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Has Lagos Lockdown Affected Climate Change?




Zainab Sanni

The coronavirus disease brought to a halt social and economic activities around the world. With more than 100,000 people and 160 countries affected, the pandemic has forced governments to implement lockdown orders of varying degrees, reducing manufacturing and human and vehicular movement to the barest minimum.

While economies reel from the lockdown orders, with an estimated market loss of $10 billion globally, it would appear the climate is better for it.

Environmentalists climate enthusiasts and even private individuals have reported improvements in the quality of air and the state of the environment.

According to one estimate, the reduction in China’s pollution over two months -the period during which their lockdown order lasted- has probably saved the lives of 4,000 children aged under five and 30,000 adults over 70, exceeding the global deaths from coronavirus so far. These stats are calculated based on the recently released Word Health Organisation report stating that global ambient air pollution deaths in 2019 were around 4.2 million.

In Venice, there are reports of cleaner canals and deers roaming free in Japan.

Experts say that greenhouse gas emissions in China, the world’s largest current contributor to climate change, went down 25 percent as the country conducted a massive societal intervention to stop the spread of the virus. Air pollution is also down, due to decreased driving and less coal burning.

In Lagos, Nigeria’s commercial hub and epicentre of the coronavirus disease in the country, experts say there have been significant improvements since the lockdown commenced.

Renowned Nigerian environmentalist and chairman of Lagos State Urban Forest and Animal Shelter Initiative (LUFASI), Professor Desmond Majekodunmi compares the effect of the lockdown on the environment with taking a smoking generator out of a locked room and the immediate change that will take place.

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In an interview with, he said “The amount of toxic fumes that is released into every urban area of the world, including Lagos has reduced. Within just a few hours of the lockdown, there is a difference, let alone a few days, let alone a week. There is been a huge difference, no doubt. We have to get our head around this reality. The room in this case is the atmosphere.”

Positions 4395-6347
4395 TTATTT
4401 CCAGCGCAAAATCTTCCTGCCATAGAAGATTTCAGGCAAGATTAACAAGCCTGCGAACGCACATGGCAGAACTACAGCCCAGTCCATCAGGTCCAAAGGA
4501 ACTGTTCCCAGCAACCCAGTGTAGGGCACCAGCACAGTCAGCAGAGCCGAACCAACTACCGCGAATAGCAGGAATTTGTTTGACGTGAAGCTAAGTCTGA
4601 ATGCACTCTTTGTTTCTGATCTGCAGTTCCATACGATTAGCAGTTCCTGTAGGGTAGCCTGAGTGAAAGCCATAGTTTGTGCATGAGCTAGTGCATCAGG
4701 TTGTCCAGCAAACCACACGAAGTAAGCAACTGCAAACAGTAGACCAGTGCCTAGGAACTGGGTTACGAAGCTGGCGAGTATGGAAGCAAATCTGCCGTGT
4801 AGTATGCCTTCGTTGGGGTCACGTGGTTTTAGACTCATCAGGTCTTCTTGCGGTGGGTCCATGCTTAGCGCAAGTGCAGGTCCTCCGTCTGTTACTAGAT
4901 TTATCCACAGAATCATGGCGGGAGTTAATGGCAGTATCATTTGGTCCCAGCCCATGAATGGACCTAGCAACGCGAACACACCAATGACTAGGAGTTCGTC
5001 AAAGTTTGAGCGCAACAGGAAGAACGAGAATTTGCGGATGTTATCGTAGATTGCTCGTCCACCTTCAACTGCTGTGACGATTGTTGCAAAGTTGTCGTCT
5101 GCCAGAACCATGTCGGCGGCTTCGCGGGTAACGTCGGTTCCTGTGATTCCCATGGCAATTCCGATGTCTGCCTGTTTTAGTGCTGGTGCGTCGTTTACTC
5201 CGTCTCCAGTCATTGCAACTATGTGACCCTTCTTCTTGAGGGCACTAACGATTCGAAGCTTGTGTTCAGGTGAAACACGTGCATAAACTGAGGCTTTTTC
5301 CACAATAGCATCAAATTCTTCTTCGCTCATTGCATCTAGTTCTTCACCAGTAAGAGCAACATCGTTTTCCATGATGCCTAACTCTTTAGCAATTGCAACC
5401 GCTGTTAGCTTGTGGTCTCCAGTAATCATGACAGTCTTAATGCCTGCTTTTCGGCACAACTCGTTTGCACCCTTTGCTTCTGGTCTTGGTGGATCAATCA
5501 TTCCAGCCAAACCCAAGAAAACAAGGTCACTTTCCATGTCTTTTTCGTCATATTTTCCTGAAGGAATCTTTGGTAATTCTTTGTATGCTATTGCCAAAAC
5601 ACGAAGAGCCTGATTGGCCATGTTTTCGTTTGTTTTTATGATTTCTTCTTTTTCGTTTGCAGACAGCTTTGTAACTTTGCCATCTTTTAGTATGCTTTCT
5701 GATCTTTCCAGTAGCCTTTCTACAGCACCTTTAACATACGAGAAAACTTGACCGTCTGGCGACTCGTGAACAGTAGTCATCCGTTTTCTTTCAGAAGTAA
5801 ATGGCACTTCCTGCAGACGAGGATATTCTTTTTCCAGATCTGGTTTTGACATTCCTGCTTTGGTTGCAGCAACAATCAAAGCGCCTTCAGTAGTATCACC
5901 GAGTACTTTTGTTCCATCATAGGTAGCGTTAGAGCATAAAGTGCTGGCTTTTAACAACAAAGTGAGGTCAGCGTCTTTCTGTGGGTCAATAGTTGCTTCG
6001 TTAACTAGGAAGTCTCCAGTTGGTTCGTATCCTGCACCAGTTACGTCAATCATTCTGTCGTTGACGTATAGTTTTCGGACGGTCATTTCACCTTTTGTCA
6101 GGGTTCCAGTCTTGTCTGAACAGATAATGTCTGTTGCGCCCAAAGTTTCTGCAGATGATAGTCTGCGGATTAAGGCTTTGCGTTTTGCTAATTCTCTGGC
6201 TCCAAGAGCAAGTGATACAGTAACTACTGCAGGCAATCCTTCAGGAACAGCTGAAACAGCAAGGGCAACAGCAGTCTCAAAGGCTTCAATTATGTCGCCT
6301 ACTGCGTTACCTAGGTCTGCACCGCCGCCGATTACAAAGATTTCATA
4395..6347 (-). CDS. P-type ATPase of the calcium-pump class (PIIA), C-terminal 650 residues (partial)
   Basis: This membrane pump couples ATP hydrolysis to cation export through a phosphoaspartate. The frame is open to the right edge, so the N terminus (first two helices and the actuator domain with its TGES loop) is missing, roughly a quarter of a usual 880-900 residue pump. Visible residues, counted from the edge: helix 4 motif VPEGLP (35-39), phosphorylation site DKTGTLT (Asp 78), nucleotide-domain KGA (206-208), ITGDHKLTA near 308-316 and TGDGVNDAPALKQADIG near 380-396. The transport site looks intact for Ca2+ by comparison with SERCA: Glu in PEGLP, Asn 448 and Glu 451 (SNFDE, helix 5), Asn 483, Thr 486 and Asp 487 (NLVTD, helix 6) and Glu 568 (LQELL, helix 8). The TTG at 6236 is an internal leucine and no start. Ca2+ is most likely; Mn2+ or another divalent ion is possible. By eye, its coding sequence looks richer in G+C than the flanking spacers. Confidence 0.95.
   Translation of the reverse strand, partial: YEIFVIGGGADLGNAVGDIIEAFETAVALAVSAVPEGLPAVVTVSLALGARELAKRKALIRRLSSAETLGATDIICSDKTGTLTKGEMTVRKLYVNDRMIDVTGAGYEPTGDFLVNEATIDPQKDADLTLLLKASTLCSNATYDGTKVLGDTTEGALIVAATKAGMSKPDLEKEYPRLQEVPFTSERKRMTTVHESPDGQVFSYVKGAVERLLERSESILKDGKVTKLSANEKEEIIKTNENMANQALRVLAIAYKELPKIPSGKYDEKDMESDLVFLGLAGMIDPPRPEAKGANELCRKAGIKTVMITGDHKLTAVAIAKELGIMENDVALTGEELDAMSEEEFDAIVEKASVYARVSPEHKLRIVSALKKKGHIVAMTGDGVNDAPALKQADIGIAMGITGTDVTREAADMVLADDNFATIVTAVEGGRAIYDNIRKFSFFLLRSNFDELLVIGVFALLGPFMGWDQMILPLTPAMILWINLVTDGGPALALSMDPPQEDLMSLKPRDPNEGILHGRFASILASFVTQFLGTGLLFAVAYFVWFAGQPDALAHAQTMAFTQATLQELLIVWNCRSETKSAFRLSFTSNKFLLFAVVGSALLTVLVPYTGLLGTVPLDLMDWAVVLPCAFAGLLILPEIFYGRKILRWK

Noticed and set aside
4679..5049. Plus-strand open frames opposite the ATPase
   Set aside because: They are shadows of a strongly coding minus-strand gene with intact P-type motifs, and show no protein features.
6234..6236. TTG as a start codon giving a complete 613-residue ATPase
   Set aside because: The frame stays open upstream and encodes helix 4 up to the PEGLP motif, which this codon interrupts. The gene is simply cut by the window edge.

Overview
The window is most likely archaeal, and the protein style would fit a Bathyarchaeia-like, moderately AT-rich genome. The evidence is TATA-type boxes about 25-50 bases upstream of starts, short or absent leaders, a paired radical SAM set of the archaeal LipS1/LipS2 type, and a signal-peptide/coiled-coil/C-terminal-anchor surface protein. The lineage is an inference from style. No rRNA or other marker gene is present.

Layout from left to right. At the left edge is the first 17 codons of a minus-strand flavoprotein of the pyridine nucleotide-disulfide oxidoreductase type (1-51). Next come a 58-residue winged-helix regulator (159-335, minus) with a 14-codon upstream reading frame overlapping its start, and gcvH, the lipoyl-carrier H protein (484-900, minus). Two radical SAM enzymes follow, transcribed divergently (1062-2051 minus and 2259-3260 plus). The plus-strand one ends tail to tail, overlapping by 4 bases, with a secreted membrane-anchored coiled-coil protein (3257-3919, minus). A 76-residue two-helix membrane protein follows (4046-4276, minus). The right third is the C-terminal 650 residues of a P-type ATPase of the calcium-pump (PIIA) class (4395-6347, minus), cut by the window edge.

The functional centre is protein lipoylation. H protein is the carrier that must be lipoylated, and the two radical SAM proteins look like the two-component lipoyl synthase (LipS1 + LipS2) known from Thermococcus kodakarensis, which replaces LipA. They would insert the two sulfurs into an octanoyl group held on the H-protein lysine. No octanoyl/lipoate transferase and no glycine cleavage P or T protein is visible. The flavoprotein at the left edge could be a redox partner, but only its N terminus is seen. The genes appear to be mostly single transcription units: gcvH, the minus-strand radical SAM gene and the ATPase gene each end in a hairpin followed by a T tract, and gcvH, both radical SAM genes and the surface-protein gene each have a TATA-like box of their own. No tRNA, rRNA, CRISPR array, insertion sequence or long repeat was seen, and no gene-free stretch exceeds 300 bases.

“The World Meteorological Organisation has some concrete data on these changes. There are certain locations monitoring the air quality since the pandemic started and the consensus is that there have been improvements since the lockdown started.” he added.

Chief Exexutive Officer of Africa Cleanup Initiative also had an exclusive chat with and said the pandemic had made it clear the attitude of humans was responsible for the state of our environment.

He said, ” One thing I have deduced so far with regards to the climate is that to a large extent, climate challenges are behavioral. It is about the attitude of humans to the environment.

“We have a part to play in addressing climate change. Look at how the reduction in vehicular movement and human activities has improved the atmosphere drastically. The kind of pollutants we allow get into the air has also reduced.

“The lockdown directive has also encouraged food responsibility and prevented waste because people are not sure how long this is going to last. People don’t move around much so the environment is cleaner as they are not disposing wastes on the road and waste collectors are clearing the ones on the road without having to bother about new ones being thrown around.”

Majekodunmi however cautioned that the world would not remain on lockdown forever. He noted that these changes were only short term and when commercial activities resume, there would be a need to review how humans interact with the environment.

“Of course our hope and prayer is that we learn from this and don’t continue making the same mistakes. The arrogance of humanity needs to be curtailed if not nature will throw far heavier breaks at us. We are a part of nature and when push comes to shove, we are not the ones who can control nature.

“We need to become very thoughtful about how we interact with the environment. This means we shouldn’t pollute, we should stop taking down our forests left, right and centre

He highlighted flooding, desertification, food and water shortages, excessive heat level and changes in bio diversity as some of the consequences of climate change.

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